Chom finally reappeared to pick me up and we said our farewells. We made our way back to town past many more typically Cambodian sights. Families packed onto motos for their evening cruise. Travelers sitting amongst luggage strapped to the roof of overloaded minivans. Three cows on a lead attached to the hand of a motorbike driver clopping their way along the side of the busy highway. Sidecar shops playing their tunes or broadcasting their recorded announcements. Trucks loaded to the clouds with piles of wood and charcoal, and so many other sights I haven’t remembered. Once in town we made our way to the “homeless pavement” but the lady wasn’t there. She had told Chom that in the rain she sleeps undercover at a nearby location, so we putted around the bend and immediately found her sitting on a bench, the baby playing at her feet. She had been to the Pagoda and received some food from the monks, still had milk left for the baby and said she was safe to sleep there tonight.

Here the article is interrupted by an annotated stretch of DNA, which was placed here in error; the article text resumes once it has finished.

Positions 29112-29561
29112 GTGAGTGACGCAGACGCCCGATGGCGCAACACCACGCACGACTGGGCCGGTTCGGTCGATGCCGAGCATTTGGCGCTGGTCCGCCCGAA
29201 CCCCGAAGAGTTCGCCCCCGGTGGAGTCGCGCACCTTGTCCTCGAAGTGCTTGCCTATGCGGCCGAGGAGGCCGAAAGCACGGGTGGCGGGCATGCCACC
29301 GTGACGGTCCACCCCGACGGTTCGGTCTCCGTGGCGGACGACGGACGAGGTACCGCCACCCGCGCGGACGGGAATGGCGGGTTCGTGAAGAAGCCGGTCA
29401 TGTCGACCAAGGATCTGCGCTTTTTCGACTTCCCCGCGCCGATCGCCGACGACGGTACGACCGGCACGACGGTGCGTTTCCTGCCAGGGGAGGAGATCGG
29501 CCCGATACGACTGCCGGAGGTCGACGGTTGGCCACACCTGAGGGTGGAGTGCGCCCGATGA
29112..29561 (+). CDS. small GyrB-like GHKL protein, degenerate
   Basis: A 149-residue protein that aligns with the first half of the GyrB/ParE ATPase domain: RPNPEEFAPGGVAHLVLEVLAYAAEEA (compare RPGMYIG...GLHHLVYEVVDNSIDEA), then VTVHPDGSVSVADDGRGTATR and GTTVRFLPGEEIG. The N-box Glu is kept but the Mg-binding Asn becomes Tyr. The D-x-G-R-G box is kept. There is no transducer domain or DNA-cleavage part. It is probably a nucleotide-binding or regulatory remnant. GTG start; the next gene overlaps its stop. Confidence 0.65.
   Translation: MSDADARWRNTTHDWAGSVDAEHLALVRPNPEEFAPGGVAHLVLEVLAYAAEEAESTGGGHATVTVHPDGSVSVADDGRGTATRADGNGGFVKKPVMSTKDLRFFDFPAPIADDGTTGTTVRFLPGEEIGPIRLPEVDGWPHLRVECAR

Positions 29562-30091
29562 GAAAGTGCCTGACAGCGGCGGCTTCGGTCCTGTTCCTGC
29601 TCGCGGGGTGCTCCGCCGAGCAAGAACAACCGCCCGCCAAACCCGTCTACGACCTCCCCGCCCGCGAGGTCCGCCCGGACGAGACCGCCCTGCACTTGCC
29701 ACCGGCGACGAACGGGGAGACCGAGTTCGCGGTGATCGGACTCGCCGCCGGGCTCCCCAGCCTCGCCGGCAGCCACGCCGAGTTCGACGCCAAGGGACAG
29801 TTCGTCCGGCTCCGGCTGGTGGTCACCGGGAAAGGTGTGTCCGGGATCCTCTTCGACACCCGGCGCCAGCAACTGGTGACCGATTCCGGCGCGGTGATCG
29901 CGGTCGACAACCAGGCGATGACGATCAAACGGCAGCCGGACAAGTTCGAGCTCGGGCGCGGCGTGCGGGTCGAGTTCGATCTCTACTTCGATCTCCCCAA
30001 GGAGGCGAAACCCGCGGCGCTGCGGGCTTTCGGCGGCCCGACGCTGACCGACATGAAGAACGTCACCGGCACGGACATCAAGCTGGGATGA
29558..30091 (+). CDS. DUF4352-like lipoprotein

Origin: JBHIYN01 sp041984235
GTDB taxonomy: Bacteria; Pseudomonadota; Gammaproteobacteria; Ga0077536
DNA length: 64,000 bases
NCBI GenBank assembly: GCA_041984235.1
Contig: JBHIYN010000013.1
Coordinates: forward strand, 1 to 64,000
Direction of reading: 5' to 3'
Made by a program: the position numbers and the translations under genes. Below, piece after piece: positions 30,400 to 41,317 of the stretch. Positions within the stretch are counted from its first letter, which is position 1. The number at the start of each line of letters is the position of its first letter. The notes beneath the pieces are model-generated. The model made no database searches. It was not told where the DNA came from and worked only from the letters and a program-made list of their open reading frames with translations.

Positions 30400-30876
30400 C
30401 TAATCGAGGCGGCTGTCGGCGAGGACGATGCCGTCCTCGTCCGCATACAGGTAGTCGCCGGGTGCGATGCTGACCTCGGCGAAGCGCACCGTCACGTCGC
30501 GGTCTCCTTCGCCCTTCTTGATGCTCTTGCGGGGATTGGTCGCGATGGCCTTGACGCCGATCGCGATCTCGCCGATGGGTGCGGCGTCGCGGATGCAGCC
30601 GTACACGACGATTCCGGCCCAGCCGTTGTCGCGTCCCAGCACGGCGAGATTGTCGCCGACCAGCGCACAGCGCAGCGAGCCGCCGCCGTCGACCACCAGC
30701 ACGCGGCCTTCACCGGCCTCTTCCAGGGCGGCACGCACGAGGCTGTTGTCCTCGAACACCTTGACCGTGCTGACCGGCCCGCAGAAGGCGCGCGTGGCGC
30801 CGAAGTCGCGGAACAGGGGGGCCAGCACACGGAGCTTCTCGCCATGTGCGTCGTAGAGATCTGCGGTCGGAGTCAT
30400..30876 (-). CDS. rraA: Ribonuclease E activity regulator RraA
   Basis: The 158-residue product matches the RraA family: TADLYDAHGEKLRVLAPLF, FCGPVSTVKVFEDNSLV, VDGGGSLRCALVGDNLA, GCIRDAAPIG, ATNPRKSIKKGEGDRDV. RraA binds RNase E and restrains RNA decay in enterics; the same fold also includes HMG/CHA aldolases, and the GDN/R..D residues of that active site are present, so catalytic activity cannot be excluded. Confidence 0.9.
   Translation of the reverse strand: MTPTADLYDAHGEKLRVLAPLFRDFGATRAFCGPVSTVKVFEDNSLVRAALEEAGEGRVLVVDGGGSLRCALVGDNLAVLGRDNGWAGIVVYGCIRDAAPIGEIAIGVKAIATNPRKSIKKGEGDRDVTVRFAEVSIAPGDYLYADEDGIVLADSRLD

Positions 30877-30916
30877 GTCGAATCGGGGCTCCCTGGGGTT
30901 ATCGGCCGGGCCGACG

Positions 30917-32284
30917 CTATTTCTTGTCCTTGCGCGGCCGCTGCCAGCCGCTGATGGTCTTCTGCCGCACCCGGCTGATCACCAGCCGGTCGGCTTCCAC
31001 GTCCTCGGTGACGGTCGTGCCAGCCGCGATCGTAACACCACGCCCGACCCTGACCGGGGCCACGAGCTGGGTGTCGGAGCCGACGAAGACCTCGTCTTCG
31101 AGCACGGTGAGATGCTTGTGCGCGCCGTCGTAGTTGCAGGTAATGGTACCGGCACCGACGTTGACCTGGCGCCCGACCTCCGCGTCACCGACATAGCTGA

A young man appeared and stood near us, apparently listening to the conversation but clearly not an English speaker. Chom told me that if I need to speak with her I must call him and he will come “as your bodyguard because some of these people they don’t care, they will steal from you and it can be dangerous. If anyone is near her when you see her, do not stay for too long. Also make sure you do not give her money because if you do then these people will find out and they will steal it from her. Only buy her food or help her without money”. Her hair was not shockingly short, perhaps cut in a way such that a section has been kept long which she can wear up in a bun, masking that most of her hair is actually short. This calmed my horror on that score. As Philip Coggan suggested to my previous post, I will see if there is an NGO who might be able to assist her in some way. Chom suggested one NGO but they aim to return people to their homelands, and she made it clear that she intends to stay in town, as she is trying to escape her husband who Chom translated to me “is crazy”. Domestic violence Cambodian style – stay and face the consequences or leave and face the equally dire consequences?